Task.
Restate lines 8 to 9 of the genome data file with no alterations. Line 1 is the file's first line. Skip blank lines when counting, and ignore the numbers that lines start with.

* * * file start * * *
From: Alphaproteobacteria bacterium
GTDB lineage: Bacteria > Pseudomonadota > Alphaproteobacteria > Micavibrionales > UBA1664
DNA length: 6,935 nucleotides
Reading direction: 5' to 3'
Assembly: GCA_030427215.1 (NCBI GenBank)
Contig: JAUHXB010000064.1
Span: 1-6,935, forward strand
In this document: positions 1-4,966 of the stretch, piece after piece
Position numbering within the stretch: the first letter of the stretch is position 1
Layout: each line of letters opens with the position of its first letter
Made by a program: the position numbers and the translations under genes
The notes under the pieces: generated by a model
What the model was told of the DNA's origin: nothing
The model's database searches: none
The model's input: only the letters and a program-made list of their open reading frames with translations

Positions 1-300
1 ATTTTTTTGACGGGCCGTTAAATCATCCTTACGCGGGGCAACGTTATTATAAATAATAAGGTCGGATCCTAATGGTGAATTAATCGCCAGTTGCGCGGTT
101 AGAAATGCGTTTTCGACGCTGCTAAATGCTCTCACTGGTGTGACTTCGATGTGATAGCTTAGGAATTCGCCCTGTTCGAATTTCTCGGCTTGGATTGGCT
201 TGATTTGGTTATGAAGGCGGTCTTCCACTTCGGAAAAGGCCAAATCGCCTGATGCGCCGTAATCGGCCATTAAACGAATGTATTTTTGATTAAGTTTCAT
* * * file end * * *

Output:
In this document: positions 1-4,966 of the stretch, piece after piece
Position numbering within the stretch: the first letter of the stretch is position 1